Last summer the foundation helped launch five new “specialty” Jewish summer camps, including the environmentally themed Eden Village Camp and the Six Points Sports Academy. It has also partnered with other funders to offer various incentive scholarships to encourage new families to enroll their children in Jewish camps. It also works with existing camps to improve their Jewish education, management and business practices, and is exploring other specialty and lower-cost summer camp options.

“This report is a tool that really proves Jewish camp is the major contributor to a vibrant Jewish future,” said Jeremy Fingerman, the FJC’s chief executive officer, adding that “We have hard facts that prove camp works, and we believe this highlights the impact on the individual Jewish identity of campers but even more, what this indicates, is that camps create a clear sense of belonging and identity to a larger community … Camp is a community development tool.”

Elisa Spungen Bildner, who together with her husband Robert founded the FJC in 1998, said, “There have been studies that have talked in a less strong way about the relationship between going to Jewish camp and the adults that come out, but this takes it so much farther.”

Noting that some donors she has approached over the years have been skeptical about the impact of Jewish camp, Bildner said, “I can’t wait to go back to some of them and show them this research.”

Asked whether there are examples of other research isolating the impact of a specific Jewish experience on adult behavior, Cohen, the researcher said “the closest model” is research Brandeis’ Steinhardt Social Research Institute is doing measuring the impact of Birthright Israel trips.

“Similar analyses show that day schools have an even more powerful impact” than summer camps, he said.

However, “the policy issue with day schools is that they reach a small fraction of the Jewish population and non-Orthodox population,” he said.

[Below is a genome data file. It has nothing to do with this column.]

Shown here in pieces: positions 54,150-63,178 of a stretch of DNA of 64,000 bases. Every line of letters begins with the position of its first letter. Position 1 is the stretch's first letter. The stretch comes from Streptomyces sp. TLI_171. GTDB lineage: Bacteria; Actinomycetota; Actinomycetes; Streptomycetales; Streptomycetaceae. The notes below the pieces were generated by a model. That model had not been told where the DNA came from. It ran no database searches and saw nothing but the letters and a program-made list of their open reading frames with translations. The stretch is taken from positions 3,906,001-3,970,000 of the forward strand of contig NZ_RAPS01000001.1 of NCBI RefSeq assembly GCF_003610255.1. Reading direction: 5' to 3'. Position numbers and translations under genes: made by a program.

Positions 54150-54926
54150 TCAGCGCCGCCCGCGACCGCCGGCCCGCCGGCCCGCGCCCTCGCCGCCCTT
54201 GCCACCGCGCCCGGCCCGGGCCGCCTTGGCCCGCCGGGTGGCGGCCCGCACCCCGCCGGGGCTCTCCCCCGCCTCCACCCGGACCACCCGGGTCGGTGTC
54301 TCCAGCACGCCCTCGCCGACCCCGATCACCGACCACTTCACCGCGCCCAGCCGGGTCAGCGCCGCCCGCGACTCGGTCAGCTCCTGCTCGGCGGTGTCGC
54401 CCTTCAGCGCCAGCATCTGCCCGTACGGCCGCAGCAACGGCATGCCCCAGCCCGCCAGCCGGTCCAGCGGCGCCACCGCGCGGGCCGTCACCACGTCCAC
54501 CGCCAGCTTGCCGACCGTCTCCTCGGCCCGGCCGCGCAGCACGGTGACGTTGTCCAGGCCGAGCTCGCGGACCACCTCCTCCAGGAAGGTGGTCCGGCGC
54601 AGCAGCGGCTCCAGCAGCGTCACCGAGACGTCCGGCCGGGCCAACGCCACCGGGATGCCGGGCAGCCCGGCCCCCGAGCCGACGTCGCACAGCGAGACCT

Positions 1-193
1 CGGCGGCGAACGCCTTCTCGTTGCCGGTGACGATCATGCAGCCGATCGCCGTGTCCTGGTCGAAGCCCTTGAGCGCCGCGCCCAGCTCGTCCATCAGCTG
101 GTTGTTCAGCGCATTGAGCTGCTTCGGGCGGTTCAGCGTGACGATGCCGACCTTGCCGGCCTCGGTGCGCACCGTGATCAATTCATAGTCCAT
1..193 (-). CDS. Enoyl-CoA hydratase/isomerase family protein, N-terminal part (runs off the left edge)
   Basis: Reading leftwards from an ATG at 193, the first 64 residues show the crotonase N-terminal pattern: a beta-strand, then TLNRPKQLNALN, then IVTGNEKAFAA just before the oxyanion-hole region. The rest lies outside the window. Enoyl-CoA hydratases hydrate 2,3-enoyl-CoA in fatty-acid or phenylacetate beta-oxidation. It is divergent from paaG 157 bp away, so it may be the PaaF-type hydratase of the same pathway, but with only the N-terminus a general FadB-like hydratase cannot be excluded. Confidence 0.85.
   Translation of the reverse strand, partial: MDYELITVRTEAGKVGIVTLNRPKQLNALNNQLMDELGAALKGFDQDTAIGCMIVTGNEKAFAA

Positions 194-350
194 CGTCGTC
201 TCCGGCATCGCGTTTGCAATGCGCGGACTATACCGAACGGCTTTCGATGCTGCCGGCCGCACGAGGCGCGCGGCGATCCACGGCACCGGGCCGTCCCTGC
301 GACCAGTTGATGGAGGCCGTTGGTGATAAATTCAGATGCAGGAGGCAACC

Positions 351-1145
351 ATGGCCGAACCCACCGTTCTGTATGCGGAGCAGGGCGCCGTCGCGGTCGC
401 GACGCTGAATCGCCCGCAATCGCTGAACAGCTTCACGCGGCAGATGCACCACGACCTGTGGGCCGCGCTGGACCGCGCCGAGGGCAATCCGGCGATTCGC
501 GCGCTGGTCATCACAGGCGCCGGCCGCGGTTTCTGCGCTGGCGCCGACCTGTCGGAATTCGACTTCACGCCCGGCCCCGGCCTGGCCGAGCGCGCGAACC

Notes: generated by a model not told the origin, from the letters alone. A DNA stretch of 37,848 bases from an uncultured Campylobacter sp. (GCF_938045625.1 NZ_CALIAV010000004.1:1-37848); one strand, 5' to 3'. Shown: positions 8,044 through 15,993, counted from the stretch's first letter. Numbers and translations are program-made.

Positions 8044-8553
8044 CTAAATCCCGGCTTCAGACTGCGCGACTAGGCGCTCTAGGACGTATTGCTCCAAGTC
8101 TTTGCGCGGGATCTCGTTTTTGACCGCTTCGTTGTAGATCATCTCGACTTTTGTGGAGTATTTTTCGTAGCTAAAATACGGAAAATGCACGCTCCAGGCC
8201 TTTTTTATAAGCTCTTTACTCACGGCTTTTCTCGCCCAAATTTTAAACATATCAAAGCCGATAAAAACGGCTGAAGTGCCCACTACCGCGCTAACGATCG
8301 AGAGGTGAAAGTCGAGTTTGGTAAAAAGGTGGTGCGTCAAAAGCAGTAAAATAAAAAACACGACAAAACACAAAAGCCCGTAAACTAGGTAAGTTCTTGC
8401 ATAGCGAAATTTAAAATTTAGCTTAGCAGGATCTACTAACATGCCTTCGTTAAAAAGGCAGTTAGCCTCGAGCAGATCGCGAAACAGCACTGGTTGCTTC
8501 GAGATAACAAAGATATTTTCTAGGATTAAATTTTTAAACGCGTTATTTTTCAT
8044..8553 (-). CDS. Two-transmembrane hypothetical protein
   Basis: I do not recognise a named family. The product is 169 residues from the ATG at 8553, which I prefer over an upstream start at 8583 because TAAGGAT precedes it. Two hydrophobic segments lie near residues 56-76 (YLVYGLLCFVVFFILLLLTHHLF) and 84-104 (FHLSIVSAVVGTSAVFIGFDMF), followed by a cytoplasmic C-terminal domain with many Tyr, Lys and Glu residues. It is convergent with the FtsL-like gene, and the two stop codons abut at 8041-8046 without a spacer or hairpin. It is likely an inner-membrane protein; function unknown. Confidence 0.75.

In looking for “the major policy instrument available” to engage non-Orthodox Jews “we’ve suspected that Jewish camp is that option. Now I’m convinced.”

“If, like 80 to 95 percent of [non-Orthodox Jews] you are not going to send your kid to day school then my No. 1 advice to you is send your kid to a Jewish camp where the staff is proficient and well-trained,” Cohen said. “It really makes a big difference after the Jewish home, which is the first line of intervention in modeling intensive Jewish life.”

Asked why he believes summer camp attendance has less impact on one’s chances of marrying a Jew than it does on other key Jewish behaviors, such as ritual observance, Cohen, who has frequently described intermarriage as “the greatest single threat” to Jewish continuity, emphasized that camp alumni are 10 percent less likely than their peers to intermarry.

“There’s an impact and you see it,” he said.

However, the greatest factor influencing whether or not someone intermarries, Cohen said, is geography: Jews who live in neighborhoods with large Jewish populations are less likely to intermarry.

“Camps are competing against the geographic influence, and as I’ve quipped with some seriousness, I’d rather know about the ZIP code than education” in assessing one’s likelihood of intermarrying, he said.